Helen Margaret Lester was born in Desloge, Missouri, in March 1925, the only child of Rollo Bertell and Margaret Stephens Lester. She entered the University of missouri as a journalism major, but soon switched to Civil Engineering. She received her BSC in 1945. She joined West Virginia Virginia University in 1947 as a graduate student and Instructor in Mechanics, and received her MS in Civil Engineering in 1953. She was a Professor of Theoretical and Applied Mechanics and of Curriculum and Instruction in the Division of Education at WVU. She became Professor Emeritus, Mechanical and Aerospace Engineering in 1983. From 1985 to 1990 she served as Chair of Civil Engineering technology at Indiana University-Purdue University – Fort Wayne. Her husband, Ken Plants, had been a “bureaucrat” with the US Bureau of Mines in MOrgantown – a chemical engineer awith great expertise in cost estimation. Some of their “courting” evenings were spent manually checking the design calculations on the Star City, WV bridge, designed by the Dean and State Bridge Engineer. Helen and Ken had a daughter and two sons. Their daughter Francis lives in Tulsa, is a consulting geologist (married to a geologist) and has two daughters of high school/college age. While in Morgantown, Helen was active in Trinity Episcopal Church where she served as a Vestryman and Bishop’s Man. For many years she was a Girl Scout leader. Helen died in Tulsa, Oklahoma in September 1999.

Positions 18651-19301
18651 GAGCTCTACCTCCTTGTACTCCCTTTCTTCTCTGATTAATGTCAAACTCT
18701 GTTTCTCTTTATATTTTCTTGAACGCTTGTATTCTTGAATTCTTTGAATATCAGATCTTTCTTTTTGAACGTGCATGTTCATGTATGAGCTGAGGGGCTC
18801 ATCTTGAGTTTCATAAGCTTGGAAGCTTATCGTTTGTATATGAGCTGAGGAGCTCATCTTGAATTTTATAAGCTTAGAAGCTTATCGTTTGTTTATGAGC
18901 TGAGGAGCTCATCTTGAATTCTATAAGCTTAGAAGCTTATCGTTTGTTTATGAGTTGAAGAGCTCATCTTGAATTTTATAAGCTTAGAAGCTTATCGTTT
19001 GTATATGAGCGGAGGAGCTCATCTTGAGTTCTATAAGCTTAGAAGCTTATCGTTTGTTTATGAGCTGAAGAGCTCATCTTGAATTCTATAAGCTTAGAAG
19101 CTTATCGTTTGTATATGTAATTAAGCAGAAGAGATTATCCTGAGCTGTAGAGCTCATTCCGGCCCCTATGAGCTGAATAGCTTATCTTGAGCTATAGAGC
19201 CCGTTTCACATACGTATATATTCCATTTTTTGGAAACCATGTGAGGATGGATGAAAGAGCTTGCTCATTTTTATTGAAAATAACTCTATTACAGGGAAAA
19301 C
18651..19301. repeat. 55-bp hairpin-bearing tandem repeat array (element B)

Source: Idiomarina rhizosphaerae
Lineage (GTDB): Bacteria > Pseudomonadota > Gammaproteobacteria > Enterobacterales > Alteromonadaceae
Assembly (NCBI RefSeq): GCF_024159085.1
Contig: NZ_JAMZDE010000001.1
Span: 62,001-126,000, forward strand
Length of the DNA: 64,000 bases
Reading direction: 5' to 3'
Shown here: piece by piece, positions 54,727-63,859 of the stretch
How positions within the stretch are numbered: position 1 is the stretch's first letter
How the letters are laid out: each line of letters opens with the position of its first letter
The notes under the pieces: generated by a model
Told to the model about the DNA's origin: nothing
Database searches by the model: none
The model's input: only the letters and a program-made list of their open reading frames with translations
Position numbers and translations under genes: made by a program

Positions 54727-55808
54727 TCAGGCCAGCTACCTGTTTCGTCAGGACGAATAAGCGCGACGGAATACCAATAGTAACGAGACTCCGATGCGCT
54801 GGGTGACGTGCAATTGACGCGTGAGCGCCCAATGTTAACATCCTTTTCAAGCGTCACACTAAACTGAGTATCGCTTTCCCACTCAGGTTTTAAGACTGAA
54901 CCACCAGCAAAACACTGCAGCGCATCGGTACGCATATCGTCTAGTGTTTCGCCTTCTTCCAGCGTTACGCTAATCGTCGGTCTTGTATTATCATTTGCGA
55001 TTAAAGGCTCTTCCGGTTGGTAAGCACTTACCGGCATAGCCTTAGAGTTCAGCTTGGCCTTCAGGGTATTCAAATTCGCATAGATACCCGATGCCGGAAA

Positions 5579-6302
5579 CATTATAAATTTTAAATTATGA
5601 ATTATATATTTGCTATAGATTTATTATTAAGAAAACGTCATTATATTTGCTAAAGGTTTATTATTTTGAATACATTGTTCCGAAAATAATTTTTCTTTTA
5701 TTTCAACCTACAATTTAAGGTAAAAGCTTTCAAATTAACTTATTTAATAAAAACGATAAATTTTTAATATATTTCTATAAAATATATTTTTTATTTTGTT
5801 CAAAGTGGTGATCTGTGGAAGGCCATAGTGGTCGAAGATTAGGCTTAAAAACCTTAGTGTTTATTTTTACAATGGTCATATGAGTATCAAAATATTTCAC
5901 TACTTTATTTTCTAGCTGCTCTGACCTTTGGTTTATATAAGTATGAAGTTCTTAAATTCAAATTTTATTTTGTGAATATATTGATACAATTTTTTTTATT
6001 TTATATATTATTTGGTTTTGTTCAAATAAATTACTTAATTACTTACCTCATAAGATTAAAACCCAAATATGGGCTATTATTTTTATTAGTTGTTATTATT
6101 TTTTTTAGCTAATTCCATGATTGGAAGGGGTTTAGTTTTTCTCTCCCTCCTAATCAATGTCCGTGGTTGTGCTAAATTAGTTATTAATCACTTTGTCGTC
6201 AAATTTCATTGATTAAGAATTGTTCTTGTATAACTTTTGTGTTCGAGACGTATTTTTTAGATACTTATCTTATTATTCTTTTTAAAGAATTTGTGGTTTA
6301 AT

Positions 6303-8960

From the beginning of her academic career, she was a gifted teacher and role model for the few women students at West Virginia University at the time. Later, she became an advocate of programmed and individualized instruction. She and Wally Venable wrote a series of papers on these topics and several texts: Introduction to Statics, a Programmed Text (1975), A Programmed INtroduction to Dynamics (1967), and Mechanics of Materials, A Programmed Textbook (1974). She established the first doctoral program in Engineering Education at West Virginia University.
In 1975, the Univesity of Missouri at Columbia recognized her with the Missouri Honor Award for Distinguished Service in Engineering. She became an ASEE Fellow in 1983 as a member of the first class of Fellows. She als received Distinguished Service Award, Western Electric Fund Award, and was an ASEE Vice-President (1974 – 1976).
Helen Plants was one of the pioneers in the Educational Rsearch and Methods Division. she was chair of ERM for three tersm (1970 – 1973) and she served as the Secretary/Treasurer for one year before that. She was a regular contributor to the ERM Magazine and Engineering Education. After the ERM Division became a co-sponsor of FIE, she led the efforts to develop workshops and other creative sessions for the conferece. The conference then decided to recognize her creativity and contributions by naming the award for the best non-traditional presentation after her, as she truly exemplified the characteristics that the sessions exemplify.
Information above provided by Wally Venable, Ed Jones, Jim Stice, and John Lindenlaub.